It is just
that the prisoner had the authority. I the same as if the prisoner had gone and think the prisoner might have been conasked for the money himself. Therefore, victed on a count alleging that he reprethe first count, which alleges that the pri- sented that the boy had the authority to soner falsely pretended that he was autho- receive it ; but, as there is no such count rized to receive the money, is supported. in this indictment, the conviction cannot The second count, that he falsely pretended be supported. to the boy, and so obtained the money WIGHTMAN, J. and Willes, J. confrom the treasurer and the boy, is also curred. made out by the evidence. If, by a pre- Williams, J.-I am of the same opintence to A, you obtain the money from B, ion. There is no evidence to support the the crime of obtaining money by false pre- count, which alleges that the prisoner pretences is completed— The Commonwealth tended to the treasurer that he was authov. Harley (1), The Commonwealth v. Call rized to receive the money. The pretence (2), The King v. Wilkin (3), The Queen to the treasurer was, that the boy was v. Moland (4). Further, the third count authorized. Nor can the conviction be is made out, that the prisoner obtained sustained on the third count, which states
that the prisoner obtained the money from (1) 7 Metcalfe (American) 462.
the boy by a false pretence to him. His (2) 21 Pick. (American) 523. (3) i Leach, C.C. 520.
false pretence induced the boy to go for (4) 2 Mood. C.C. 276.
the money, but he got it from the boy NEW SERIES, XXVIII.-Mag. Cas.
without any pretence. At one time I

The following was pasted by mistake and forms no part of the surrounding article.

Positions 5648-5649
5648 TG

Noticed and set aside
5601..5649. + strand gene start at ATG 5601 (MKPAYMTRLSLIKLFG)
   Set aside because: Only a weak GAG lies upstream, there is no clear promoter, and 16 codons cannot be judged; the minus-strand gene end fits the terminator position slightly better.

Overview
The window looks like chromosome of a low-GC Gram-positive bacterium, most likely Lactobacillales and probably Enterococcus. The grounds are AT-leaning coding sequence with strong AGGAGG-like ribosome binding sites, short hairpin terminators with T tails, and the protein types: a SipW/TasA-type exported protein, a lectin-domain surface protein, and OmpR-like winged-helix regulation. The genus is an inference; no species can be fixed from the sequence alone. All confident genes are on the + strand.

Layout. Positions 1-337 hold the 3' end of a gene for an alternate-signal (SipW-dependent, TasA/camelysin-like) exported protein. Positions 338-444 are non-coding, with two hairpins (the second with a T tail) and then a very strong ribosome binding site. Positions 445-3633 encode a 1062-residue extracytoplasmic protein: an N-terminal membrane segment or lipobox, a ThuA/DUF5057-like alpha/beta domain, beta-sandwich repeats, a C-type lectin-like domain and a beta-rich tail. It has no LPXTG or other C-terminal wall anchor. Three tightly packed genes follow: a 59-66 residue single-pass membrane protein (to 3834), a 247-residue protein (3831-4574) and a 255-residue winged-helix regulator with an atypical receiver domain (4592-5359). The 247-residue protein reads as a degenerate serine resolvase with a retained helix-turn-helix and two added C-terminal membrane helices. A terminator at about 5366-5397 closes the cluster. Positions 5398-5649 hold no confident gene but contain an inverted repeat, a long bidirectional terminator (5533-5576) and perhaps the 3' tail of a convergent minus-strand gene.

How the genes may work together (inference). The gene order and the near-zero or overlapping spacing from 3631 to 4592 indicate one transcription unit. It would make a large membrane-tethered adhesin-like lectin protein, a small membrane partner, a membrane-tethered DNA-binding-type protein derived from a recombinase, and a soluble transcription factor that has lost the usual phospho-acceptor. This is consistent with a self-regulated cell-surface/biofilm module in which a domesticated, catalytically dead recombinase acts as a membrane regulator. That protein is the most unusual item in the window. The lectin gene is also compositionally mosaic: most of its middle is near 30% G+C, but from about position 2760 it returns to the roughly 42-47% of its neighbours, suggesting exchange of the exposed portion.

CASE. thought that the second count, which avers The material ground of removal was, that the prisoner made pretence to the boy that George Wakeham was in the year and obtained the money from the trea- 1825, being then aged about ten years, surer, was supportable on the authority of bound, by indenture, by the churchwardens The Queen v. Brown (5), which shews and overseers of the poor of the parish of that it is not necessary that the pretence Blackawton, in the county of Devon, an should be made to the person from whom apprentice to one Mr. Partridge, of Lower the money is obtained if it is made to Westree, in the said parish, farmer, to serve operate on his mind. But the pretence to him till he attained the age of twenty-one; the boy was not the same pretence that that he served the said Mr. Partridge as operated on the treasurer's mind. The such apprentice under the said indenture pretence to the boy was, that the prisoner about twelve months, and then removed was authorized to receive the money. The with the said Mr. Partridge into the parish pretence to the treasurer was, that the boy of Broadhempston, where he continued to had the authority.